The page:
(Updates with euro in fifth paragraph. For more on Europe’s debt crisis, click EXT4.)
Feb. 1 (Bloomberg) -- European inflation remained steady in January, suggesting companies struggled to pass on higher costs to consumers as growth weakened.
The inflation rate in the 17-nation euro area was 2.7 percent, the same rate as in December, the European Union’s statistics office in Luxembourg said in an initial estimate today. The European Central Bank aims to keep inflation just below 2 percent.
Europe’s economy is showing signs of contraction as austerity measures across the region undermine consumer demand, making it more difficult for companies to pass on higher energy costs. ECB President Mario Draghi on Jan. 12 cited rising energy costs among the main reasons for faster inflation and called risks to the price outlook “broadly balanced.”
“It may seem like price pressure at first glance, but there’s a significant easing ahead,” Mario Jung, an economist BHF Bank AG in Frankfurt, said before today’s report. “In the fourth quarter at the latest, we’ll reach inflation rates just below 2 percent. We expect the ECB to cut the benchmark as low as 0.5 percent this year.”
The euro was little changed after the data were released, trading at $1.3141 at 11:07 a.m. in Brussels, up 0.4 percent.
Euro-region inflation may average 2 percent this year, down from an estimated 2.7 percent in 2011, the ECB said on Dec. 8 in its latest projections. Next year, consumer prices may increase 1.5 percent on average, it said.
Crude-oil prices have increased 7.4 percent over the past three months, eroding consumers’ purchasing power just as governments from Spain to Greece toughened austerity measures. European unemployment held at the highest in almost 14 years in December, suggesting companies are increasingly forced to cut jobs to protect earnings.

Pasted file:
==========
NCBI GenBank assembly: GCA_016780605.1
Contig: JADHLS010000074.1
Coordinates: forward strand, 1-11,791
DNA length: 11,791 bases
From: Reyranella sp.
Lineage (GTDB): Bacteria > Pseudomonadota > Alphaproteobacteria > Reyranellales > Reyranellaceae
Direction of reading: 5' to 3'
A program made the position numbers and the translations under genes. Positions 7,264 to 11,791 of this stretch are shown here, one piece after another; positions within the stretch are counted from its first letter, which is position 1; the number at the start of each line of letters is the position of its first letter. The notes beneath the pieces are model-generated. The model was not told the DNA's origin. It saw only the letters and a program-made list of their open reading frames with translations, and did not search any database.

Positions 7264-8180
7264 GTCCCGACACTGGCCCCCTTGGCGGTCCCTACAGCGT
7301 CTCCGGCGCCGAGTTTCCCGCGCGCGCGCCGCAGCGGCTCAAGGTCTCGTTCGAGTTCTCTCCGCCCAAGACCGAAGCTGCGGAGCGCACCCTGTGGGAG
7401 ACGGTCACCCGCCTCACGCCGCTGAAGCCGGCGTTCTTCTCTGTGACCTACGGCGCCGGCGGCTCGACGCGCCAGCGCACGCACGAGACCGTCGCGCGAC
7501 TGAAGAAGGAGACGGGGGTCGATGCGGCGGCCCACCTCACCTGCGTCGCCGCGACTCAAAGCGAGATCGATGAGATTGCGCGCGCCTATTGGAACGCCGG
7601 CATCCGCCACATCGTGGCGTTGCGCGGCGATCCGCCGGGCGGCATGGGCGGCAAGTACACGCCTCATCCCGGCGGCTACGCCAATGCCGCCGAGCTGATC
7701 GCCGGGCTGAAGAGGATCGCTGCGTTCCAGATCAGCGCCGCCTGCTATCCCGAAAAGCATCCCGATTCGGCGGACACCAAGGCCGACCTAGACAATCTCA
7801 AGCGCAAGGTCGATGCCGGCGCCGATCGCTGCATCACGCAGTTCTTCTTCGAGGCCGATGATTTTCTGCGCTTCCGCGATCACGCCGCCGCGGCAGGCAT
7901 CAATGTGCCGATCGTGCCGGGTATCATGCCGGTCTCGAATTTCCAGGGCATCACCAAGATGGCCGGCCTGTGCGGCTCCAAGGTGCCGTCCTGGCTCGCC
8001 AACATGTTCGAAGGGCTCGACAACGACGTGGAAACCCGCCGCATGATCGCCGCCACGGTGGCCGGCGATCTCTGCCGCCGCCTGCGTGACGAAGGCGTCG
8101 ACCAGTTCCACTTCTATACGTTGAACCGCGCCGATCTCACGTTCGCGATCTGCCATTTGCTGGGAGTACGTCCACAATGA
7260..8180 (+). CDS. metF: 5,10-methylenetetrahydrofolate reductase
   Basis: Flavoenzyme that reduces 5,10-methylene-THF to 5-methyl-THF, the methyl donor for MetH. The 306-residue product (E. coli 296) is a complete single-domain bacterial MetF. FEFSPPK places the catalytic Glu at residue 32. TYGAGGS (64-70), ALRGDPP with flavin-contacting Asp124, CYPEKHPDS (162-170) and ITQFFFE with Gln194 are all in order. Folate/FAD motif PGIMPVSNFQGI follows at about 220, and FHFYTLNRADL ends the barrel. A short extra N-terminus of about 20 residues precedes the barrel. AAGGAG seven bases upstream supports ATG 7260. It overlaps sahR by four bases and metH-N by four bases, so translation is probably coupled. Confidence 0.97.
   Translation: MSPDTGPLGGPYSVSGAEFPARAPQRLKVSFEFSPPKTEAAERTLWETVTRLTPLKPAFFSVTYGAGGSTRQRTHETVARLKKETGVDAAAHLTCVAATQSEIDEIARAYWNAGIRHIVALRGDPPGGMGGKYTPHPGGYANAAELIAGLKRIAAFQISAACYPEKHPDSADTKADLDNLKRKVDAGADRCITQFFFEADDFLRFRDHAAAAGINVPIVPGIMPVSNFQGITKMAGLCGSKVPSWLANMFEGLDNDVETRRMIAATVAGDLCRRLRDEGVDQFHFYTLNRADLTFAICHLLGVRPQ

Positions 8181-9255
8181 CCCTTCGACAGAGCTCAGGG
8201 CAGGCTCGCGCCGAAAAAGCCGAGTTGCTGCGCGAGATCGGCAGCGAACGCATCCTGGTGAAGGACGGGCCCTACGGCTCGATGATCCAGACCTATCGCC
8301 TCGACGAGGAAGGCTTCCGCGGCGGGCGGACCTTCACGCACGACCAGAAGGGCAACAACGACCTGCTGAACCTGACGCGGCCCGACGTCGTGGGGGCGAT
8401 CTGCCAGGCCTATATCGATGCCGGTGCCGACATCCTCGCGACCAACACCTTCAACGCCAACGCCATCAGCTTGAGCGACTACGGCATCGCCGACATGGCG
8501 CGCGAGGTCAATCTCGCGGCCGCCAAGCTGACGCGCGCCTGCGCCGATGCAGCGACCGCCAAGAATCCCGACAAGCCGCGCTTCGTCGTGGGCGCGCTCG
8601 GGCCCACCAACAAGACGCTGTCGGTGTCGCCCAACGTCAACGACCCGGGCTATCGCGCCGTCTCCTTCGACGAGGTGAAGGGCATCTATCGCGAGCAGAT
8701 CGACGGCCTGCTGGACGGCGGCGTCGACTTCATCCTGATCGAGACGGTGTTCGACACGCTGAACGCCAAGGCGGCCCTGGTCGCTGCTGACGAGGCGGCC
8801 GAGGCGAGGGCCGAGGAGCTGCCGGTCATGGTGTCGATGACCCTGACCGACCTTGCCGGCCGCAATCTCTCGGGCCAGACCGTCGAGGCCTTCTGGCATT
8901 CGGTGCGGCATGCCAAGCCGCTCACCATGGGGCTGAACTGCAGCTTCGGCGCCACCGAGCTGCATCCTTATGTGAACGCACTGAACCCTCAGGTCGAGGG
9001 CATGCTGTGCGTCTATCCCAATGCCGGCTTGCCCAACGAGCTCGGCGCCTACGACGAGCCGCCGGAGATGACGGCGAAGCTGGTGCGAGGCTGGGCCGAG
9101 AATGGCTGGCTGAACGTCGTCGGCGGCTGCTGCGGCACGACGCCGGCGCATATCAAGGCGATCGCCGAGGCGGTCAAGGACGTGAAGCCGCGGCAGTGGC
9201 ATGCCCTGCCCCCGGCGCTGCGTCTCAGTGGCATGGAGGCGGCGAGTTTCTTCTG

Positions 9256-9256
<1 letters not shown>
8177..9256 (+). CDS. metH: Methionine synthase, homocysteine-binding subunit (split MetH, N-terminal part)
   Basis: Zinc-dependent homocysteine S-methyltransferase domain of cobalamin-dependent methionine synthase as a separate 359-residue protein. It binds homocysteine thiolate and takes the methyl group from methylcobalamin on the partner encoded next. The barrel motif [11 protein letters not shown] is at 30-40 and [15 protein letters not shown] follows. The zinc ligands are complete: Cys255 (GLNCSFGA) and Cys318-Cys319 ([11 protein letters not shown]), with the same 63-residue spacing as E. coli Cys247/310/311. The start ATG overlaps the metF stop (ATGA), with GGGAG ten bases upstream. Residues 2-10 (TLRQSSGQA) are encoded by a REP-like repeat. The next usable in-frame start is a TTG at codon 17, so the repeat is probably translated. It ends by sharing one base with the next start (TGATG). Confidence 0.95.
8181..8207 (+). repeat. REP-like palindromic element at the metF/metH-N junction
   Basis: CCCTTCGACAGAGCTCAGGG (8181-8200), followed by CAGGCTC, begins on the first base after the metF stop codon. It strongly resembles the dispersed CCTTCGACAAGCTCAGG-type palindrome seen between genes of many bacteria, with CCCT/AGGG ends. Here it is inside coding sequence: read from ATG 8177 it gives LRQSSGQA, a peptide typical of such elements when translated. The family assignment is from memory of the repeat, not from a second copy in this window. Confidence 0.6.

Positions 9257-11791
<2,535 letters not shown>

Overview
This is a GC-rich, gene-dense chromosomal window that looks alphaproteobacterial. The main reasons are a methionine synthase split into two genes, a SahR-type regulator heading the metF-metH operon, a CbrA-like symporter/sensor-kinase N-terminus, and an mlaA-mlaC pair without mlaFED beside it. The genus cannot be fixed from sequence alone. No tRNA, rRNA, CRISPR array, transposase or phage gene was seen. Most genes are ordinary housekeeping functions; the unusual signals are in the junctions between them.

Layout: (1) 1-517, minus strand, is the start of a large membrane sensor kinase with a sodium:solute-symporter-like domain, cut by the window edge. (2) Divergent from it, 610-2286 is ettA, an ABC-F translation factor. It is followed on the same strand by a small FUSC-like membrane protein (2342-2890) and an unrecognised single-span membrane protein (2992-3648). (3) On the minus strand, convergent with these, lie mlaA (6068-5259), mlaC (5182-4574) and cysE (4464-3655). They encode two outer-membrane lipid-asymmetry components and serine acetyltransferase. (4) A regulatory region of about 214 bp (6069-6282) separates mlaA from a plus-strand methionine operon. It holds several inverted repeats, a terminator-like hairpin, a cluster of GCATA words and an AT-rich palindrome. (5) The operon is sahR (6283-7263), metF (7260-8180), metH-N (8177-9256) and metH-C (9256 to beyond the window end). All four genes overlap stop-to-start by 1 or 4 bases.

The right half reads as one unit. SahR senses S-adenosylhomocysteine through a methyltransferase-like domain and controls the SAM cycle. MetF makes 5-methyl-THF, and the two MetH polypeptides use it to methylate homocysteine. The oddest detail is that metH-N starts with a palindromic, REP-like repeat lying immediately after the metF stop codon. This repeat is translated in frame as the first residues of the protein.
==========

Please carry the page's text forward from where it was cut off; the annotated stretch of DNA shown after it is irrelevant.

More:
In France, Europe’s third-largest economy, consumer spending dropped 0.7 percent in December from the previous month as President Nicolas Sarkozy prepared to implement the second round of tax increases and spending cuts in less than half a year. Italian consumer confidence remained at a 16-year low in January after the government stepped up budget cuts.
Still, some companies have relied on faster-growing markets to bolster earnings. L’Oreal SA is “very confident” for 2012, Chief Executive Officer Jean-Paul Agon said on Jan. 4. So-called new markets, which accounted for 36 percent of sales last year, will become the company’s largest source of revenue by region this year, ahead of North America and Europe, he said.
The statistics office is scheduled to release a breakdown of January consumer prices later this month. Euro-area core inflation, which excludes volatile costs such as energy, held at 1.6 percent in December from the previous month.
The ECB will hold its next meeting on Feb. 9. The central bank has cut its interest rates twice over the past three months, bringing the benchmark to 1 percent, matching a record low.
--With assistance from Kristian Siedenburg in Vienna. Editors: Jones Hayden, Patrick Henry
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